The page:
Jana Richtrova outrides most of the men and is the reigning Ironman World Champion in the Female 35-39 Age Group. In this wide ranging interview, Jana tells us about her early sporting background, coming to the US on a basketball scholarship, working at Reebok and the consistent climb in achieving her goal of being an Ironman World Champion.
ST: Were you active growing up?
Jana: I remember always kicking a soccer ball around with my dad, and ice skating in the winter whether it be in a hockey rink or on the pond. Sadly, neither soccer or hockey were women's sports back then. My first organized sport was tennis when I was about six years old. I remember riding my mountain bike to and from practice a few times a week with a racquet on my back. When I was eight I heard about basketball at school and asked my parents to sign me up. I played both sports for about a year before practice started to overlap and I chose basketball. I still rode my mountain bike to and from practice.
ST: What brought you to the US?
Jana: Growing up basketball was my life. From the ages of 14 through 18, I went to a sports high school which meant we practiced twice a day, five days a week, and then played games on weekends. My class consisted of basketball players and swimmers. Little did I know then that I should have started swimming during those early years.
I got a scholarship offer to come play basketball in the United States from a small community college in upstate New York. I had learned English in school for eight years but nothing could have prepared me for the different accents, how fast everyone spoke, or the slang used in the US. Let’s just say I became one with the dictionary.
After two years in upstate New York, I got recruited to play Division 1 basketball at University at Buffalo. Unfortunately during those two years I got completely burnt out on basketball. After graduation I ended up staying at Buffalo for two more years and getting my MBA. It was then and there I got into running because a friend of mine told me that basketball players don’t have any endurance. I also picked up spinning classes as I enjoyed staying active. After a couple years of working in Buffalo, I got a job with Reebok just outside of Boston. I may have not been playing basketball, but I wanted to continue to at least work for a company involved with sports.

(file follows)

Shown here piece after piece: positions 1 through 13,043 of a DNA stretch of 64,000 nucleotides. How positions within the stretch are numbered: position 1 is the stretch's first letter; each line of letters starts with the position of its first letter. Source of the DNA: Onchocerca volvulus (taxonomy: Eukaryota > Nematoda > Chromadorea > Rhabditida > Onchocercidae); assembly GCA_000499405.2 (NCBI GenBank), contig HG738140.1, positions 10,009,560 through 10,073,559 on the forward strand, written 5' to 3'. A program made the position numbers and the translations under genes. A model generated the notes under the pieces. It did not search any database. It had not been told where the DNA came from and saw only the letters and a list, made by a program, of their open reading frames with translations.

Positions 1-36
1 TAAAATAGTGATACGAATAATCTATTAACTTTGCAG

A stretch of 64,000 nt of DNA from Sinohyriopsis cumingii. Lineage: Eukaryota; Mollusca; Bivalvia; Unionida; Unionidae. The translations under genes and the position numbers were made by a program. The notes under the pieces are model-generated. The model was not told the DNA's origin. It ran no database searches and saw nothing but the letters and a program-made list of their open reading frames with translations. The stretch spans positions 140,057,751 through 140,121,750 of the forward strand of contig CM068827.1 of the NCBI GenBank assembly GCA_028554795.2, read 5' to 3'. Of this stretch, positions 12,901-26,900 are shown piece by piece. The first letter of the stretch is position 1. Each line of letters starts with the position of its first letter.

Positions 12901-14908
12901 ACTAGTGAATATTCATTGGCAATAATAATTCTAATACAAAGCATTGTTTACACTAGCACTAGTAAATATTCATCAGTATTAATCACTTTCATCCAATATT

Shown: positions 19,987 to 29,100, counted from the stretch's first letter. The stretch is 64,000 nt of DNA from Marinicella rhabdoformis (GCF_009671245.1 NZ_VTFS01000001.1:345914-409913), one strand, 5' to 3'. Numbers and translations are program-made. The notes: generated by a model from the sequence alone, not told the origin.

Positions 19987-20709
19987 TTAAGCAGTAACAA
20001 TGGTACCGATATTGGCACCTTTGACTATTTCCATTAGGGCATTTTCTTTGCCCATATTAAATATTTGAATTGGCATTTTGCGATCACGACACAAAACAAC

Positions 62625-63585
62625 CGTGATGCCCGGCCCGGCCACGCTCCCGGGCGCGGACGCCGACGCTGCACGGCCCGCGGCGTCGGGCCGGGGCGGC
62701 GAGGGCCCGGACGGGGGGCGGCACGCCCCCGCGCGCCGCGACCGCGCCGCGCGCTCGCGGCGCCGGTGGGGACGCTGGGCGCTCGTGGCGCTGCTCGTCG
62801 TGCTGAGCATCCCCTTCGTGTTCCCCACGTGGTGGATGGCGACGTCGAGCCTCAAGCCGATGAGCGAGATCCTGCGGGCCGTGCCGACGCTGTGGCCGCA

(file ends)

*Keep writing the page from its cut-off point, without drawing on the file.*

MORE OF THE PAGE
ST: What led you to endurance sports?
Jana: It was while working as a product manager at Reebok that I caught the triathlon bug. Reebok was a great place to work, and many of us would take advantage of the three story gym we had with spin classes or even a basketball league offered at lunch. I would work out every day, and always rotated between either a spin class, running on the treadmill or weights. I didn’t like running though because I used to always see that as punishment for missed layups on the basketball court so three miles was my limit, and that felt like a marathon. Then one day, one of my co-workers asked me to join her triathlon club. Being new to the Boston area, I saw that as a way to meet more friends so I agreed.
ST: Did you find success in racing out of the gates?
Jana: In the winter of 2009, I went to check out my co-workers team Dreamfar. They gave me an amazing introduction to the sport and I ended up meeting a whole new community of like minded people. Not too long after that I ended up purchasing my first road bike and joined a pool. It wasn’t pretty in the pool but in May 2009 I signed up for my first sprint triathlon. The rest as they say is history. I found my competitive spirit again and ended up doing a couple more sprints and also Olympic distance races that season. I felt like if I was to get up at the crack of dawn on a weekend, I wanted to race for more than an hour or two though.
Fast forward to June 2010 and my first 70.3 in New Hampshire. It was barely 50 degrees, the water temperature was also below 60, and it was pouring rain from the beginning to the end yet somehow I absolutely loved every minute of it. I ended up with a roll down slot to 70.3 Worlds in Clearwater. I was scared of coming last at a World Championship event, and I knew that in order to improve I needed and wanted one on one coaching. That is how I found my current coach, Jorge Martinez of E3 Training Solutions, who has played an integral part in my development as an athlete, and took me from a newbie triathlete to a world champion. It took nine years of very consistent work, but I have enjoyed the journey. I put all my trust into him, and vice versa, and I believe that’s what allowed me to improve as an athlete year over year and keep chasing that elusive world championship title for seven years.